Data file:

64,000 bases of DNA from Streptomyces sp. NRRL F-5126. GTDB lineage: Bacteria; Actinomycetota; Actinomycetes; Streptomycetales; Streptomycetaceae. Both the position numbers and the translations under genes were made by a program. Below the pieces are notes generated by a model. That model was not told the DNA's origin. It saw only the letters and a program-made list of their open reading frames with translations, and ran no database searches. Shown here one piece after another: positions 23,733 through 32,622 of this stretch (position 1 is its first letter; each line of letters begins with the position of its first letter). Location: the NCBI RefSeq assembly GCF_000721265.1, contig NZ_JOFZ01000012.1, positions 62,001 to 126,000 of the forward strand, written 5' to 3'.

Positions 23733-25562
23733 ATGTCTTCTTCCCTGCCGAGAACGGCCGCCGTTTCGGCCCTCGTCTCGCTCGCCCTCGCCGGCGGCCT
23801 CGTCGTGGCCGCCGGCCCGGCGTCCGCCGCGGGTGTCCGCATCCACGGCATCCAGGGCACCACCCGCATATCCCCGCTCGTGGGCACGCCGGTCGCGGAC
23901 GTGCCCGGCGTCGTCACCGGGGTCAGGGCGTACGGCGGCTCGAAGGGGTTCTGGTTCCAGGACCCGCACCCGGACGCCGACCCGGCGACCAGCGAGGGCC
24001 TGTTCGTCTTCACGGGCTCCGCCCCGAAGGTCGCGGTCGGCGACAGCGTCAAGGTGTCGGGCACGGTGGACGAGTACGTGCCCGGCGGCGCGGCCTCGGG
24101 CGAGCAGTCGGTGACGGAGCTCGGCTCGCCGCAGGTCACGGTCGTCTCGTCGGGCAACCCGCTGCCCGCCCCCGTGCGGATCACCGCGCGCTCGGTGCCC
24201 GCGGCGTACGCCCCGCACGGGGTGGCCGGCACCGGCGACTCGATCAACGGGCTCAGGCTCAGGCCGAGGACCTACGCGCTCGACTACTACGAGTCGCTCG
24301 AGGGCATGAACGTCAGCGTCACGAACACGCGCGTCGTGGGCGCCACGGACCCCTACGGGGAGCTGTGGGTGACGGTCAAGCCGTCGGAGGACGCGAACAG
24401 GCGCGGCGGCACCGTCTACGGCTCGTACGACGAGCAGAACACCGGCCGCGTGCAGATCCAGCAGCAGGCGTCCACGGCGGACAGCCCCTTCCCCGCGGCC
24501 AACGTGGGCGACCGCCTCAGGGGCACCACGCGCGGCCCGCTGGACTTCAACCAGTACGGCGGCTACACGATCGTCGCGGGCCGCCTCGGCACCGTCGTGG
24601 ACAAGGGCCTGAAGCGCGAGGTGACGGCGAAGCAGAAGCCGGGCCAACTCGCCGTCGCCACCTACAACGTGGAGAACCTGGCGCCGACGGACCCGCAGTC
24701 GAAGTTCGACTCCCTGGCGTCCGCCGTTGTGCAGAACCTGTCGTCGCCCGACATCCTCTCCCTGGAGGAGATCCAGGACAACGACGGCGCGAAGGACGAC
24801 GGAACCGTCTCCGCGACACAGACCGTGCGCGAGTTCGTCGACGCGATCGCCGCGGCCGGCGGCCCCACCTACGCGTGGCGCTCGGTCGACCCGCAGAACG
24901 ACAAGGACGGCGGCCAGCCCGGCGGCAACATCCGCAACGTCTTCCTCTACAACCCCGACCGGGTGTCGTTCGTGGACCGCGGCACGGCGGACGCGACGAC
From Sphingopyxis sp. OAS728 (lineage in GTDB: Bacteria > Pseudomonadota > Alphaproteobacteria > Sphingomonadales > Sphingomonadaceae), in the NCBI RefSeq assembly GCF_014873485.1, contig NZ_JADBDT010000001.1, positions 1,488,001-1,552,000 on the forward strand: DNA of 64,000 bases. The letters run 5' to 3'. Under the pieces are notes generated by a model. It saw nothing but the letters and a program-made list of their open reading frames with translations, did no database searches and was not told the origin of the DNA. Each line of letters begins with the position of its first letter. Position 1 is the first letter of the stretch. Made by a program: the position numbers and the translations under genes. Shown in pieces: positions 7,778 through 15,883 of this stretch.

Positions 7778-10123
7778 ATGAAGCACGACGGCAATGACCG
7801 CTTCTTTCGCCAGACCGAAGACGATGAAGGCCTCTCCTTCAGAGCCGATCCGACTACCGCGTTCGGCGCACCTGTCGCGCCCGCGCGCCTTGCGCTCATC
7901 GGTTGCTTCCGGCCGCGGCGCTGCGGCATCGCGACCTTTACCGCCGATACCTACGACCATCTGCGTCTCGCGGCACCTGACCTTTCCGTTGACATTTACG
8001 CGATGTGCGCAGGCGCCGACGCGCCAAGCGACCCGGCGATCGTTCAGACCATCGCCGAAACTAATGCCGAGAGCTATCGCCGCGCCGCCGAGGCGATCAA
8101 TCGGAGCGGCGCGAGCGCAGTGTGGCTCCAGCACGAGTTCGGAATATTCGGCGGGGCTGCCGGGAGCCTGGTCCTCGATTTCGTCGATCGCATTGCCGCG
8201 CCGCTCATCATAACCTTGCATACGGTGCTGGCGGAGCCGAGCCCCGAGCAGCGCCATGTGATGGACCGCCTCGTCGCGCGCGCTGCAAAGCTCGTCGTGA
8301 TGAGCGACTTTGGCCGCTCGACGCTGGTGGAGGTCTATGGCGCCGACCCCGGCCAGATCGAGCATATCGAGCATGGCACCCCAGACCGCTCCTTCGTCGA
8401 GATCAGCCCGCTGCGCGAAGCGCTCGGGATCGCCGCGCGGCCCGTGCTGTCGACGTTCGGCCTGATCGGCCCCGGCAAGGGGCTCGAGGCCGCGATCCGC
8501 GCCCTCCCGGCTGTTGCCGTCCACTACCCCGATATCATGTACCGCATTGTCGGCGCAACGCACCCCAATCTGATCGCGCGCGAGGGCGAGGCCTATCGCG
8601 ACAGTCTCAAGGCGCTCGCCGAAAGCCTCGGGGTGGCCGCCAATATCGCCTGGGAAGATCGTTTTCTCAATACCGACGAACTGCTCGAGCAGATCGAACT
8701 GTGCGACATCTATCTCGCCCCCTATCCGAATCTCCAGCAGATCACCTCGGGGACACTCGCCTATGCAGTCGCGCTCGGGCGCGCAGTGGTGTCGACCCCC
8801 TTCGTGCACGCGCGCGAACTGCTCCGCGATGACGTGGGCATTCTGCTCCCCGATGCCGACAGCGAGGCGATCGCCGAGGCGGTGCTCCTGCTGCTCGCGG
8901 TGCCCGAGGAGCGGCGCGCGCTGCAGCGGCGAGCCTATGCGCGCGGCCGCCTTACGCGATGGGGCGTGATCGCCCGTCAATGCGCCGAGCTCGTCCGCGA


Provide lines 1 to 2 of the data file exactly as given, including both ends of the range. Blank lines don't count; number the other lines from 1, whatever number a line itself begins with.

64,000 bases of DNA from Streptomyces sp. NRRL F-5126. GTDB lineage: Bacteria; Actinomycetota; Actinomycetes; Streptomycetales; Streptomycetaceae. Both the position numbers and the translations under genes were made by a program. Below the pieces are notes generated by a model. That model was not told the DNA's origin. It saw only the letters and a program-made list of their open reading frames with translations, and ran no database searches. Shown here one piece after another: positions 23,733 through 32,622 of this stretch (position 1 is its first letter; each line of letters begins with the position of its first letter). Location: the NCBI RefSeq assembly GCF_000721265.1, contig NZ_JOFZ01000012.1, positions 62,001 to 126,000 of the forward strand, written 5' to 3'.

Positions 23733-25562